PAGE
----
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Emerging Treatments for Cancer Using CyberKnife Technology
CyberKnife is a highly refined type of stereotactic radiosurgery. It utilizes very accurately targeted doses of radiation to treat small tumors and other medical disorders. Noninvasive operations using CyberKnife technology have proven to be effective alternatives to conventional surgery or radiation. This program explores the emerging uses of CyberKnife for different types of cancer, as well as recent upgrades to CyberKnife technology such as Synchrony Motion Tracking for extracranial treatments of lung, pancreas and liver cases.
The original Cyberknife was developed at Stanford, where the first patient was treated in 1994. The prototype unit was used between 1994 and 2001. The Cyberknife was approved by the U.S. Food and Drug Administration (FDA) in 2001, and the first FDA-approved Cyberknife was installed at Stanford in October, 2001.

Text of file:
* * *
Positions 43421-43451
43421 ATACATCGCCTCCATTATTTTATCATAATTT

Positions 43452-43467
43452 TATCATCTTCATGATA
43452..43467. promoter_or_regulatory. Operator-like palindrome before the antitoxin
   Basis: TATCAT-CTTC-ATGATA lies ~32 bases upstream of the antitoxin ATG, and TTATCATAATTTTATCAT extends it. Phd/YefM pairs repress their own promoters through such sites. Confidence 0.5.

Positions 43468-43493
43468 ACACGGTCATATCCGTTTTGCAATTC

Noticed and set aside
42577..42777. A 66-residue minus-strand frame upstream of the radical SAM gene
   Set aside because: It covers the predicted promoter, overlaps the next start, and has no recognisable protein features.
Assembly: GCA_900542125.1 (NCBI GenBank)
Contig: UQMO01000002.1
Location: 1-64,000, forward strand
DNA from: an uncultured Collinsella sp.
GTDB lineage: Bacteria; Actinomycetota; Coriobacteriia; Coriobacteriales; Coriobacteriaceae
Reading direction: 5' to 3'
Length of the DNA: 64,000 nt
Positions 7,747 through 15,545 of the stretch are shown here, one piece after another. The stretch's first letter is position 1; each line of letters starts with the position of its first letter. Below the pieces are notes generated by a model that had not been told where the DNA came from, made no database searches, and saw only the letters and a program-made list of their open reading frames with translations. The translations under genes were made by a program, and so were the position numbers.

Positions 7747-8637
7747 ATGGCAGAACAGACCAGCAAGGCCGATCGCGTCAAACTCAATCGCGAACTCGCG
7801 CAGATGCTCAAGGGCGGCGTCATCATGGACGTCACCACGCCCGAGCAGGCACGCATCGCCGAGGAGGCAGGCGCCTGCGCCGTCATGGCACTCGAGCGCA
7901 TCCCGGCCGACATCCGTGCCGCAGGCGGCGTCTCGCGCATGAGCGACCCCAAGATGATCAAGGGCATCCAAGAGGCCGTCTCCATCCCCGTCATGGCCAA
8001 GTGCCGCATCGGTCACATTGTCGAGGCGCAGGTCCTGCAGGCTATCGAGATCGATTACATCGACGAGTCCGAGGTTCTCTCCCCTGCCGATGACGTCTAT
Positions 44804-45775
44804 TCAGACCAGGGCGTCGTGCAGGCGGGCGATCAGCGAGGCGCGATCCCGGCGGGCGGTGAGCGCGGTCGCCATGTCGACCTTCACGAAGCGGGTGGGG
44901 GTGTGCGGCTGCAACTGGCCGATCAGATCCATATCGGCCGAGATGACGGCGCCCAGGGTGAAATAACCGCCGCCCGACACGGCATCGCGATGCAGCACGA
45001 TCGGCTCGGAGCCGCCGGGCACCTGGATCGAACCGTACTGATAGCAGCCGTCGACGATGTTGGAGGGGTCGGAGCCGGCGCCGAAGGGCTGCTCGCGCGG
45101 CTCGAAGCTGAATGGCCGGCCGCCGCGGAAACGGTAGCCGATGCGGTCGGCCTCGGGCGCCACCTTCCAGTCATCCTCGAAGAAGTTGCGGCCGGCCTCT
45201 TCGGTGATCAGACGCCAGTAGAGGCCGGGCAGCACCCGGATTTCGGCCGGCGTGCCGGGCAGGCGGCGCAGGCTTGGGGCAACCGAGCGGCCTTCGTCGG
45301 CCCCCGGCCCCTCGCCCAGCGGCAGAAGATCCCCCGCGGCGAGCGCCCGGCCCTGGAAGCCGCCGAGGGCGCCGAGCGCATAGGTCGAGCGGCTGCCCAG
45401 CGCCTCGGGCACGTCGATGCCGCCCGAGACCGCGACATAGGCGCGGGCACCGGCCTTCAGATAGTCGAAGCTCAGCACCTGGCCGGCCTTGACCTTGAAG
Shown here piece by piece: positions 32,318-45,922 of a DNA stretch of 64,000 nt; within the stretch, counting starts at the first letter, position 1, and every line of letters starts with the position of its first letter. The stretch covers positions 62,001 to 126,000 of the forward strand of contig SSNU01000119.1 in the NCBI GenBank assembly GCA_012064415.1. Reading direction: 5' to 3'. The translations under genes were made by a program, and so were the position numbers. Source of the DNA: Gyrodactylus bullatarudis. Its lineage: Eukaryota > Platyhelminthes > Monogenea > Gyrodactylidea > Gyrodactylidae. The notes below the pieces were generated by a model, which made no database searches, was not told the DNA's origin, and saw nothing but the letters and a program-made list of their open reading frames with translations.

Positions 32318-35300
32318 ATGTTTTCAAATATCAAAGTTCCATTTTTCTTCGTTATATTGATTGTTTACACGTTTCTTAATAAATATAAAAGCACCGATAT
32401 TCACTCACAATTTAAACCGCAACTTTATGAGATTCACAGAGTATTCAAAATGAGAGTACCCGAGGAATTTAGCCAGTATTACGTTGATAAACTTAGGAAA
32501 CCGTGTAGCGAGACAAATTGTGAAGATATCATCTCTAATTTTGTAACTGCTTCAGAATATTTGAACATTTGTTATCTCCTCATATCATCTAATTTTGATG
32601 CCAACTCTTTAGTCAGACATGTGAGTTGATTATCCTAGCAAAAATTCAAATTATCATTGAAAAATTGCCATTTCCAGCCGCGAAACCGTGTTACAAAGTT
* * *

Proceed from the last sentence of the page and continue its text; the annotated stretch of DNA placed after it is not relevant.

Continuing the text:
Iris Gibbs, MD, is Co-Director of the Cyberknife Radiosurgery Program at Stanford University Medical Center and Assistant Professor of Radiation Oncology at the Stanford University School of Medicine. Beyond CyberKnife, Linac radiosurgery, and extracranial radiosurgery, her areas of expertise include malignant brain tumors, pediatric brain tumors, acoustic neuroma, meningioma, intravascular brachytherapy, and IMRT.
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